Last week, an unanimous four-judge panel, part of the New York Appellate Division in Brooklyn, New York, revived a gay dad's petition to adopt his son born via surrogacy. The dad, identified as "Joseph P." in court documents, had earlier been denied his petition to adopt by a Queens County Family Court Judge, John M. Hunt. The Queens judge denied the petition because compensated surrogacy contracts are illegal in New York. However, the child born to Joseph was born via "compassionate surrogacy," meaning his gestational surrogate was not compensated.

The Appellate court's decision, written by Justice Alan D. Scheinkmanm called Hunt's decision "clearly erroneous," and held that a new Family Court judge should re-hear the case.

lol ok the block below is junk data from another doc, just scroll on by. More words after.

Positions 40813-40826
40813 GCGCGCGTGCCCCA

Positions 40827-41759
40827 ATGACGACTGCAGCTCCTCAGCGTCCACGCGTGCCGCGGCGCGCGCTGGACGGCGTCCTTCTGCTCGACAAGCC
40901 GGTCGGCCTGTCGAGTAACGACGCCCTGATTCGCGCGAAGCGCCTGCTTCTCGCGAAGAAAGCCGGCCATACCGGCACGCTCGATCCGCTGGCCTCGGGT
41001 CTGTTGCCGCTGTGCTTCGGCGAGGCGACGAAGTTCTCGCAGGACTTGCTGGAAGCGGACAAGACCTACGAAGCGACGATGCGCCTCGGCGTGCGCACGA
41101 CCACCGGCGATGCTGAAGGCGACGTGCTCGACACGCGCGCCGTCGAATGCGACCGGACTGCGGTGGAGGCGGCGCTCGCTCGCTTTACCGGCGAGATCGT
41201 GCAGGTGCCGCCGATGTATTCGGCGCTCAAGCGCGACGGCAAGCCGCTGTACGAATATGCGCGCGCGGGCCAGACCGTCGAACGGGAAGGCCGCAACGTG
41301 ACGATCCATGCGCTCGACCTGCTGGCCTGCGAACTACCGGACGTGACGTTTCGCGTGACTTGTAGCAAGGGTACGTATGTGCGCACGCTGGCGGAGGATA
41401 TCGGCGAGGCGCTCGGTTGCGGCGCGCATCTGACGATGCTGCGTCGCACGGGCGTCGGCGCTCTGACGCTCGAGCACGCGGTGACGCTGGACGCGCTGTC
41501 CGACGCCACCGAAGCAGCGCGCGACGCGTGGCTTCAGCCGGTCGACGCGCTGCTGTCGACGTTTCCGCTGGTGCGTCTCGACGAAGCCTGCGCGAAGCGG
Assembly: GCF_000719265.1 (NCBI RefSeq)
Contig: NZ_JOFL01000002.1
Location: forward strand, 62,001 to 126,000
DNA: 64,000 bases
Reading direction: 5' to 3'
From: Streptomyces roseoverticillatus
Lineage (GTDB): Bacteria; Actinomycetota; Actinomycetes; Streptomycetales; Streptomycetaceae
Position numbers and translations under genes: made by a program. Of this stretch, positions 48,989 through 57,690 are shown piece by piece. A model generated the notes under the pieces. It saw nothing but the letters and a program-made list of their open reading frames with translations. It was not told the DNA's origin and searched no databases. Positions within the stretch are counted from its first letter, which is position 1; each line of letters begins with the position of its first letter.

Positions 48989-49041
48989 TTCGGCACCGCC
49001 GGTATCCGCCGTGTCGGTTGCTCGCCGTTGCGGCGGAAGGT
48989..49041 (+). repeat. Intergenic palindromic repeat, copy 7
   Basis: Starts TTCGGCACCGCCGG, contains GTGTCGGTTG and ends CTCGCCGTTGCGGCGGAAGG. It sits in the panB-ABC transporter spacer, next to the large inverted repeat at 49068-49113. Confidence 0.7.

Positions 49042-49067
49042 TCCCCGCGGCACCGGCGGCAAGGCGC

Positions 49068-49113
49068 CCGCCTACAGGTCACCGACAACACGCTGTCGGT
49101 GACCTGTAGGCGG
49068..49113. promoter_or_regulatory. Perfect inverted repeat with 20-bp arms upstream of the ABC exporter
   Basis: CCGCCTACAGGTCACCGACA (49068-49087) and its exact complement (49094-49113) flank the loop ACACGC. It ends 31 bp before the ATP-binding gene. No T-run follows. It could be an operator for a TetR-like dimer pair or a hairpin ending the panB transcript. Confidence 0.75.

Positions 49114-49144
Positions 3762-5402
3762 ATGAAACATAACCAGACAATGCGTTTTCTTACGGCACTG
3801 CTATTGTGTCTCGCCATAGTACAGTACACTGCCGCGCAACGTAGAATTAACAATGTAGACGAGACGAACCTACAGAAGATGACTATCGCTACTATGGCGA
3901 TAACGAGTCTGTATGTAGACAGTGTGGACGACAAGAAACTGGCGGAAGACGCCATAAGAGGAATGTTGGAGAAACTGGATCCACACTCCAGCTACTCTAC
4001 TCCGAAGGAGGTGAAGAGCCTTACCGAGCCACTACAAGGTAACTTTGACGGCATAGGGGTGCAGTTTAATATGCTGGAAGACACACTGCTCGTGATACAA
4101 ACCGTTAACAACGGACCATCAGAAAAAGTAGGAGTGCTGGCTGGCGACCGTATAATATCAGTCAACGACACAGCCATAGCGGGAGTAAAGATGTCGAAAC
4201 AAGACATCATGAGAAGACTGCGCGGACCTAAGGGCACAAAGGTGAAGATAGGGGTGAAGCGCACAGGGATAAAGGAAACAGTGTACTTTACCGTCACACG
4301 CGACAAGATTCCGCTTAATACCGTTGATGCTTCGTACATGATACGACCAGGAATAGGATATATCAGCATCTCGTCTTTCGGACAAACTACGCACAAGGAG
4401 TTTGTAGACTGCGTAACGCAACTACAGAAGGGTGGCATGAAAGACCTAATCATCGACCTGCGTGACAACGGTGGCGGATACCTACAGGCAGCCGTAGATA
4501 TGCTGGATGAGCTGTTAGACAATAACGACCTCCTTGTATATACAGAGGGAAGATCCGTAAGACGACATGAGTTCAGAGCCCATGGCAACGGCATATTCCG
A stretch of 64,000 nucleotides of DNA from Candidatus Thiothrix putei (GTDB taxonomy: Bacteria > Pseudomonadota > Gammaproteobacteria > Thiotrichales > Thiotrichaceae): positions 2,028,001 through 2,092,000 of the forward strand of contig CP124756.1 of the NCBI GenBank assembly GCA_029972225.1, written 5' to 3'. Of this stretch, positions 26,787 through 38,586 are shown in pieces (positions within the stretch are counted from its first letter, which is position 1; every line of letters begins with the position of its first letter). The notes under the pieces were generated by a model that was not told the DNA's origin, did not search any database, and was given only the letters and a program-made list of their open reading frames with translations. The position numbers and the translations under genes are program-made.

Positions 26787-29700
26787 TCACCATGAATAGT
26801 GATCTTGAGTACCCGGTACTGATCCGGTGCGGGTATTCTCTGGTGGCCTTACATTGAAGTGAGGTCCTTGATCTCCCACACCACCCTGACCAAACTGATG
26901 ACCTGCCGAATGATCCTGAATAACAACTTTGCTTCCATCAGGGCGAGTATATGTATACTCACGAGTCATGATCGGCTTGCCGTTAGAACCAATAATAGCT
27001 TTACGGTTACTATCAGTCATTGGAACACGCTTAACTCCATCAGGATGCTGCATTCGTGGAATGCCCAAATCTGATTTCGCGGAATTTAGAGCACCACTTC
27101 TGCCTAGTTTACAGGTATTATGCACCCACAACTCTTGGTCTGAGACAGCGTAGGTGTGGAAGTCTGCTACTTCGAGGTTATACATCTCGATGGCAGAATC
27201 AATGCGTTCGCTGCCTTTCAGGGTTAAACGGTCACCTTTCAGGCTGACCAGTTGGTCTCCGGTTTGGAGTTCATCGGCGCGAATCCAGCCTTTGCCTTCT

Judge Hunt's decision is all the more confusing since Joseph had actually already become a father via surrogacy in New York—three times over. In each instance, he used donor eggs and a friend serving, voluntarily, as the gestational surrogate. He had his first child in 2012, and then twins the following year. In all three instances, a Family Court judge granted Joseph's adoption petition, given that each child was conceived via "compassionate surrogacy," meaning no money changes hands in the course of a surrogacy journey between carrier an intended parent. This type of surrogacy arrangement is not illegal under to New York law. The social worker in Joseph's latest attempt to adopt, Gay City News noted, also gave him a favorable review, calling him "a mature, stable, and caring person who intentionally created a family of himself, the twins, and John."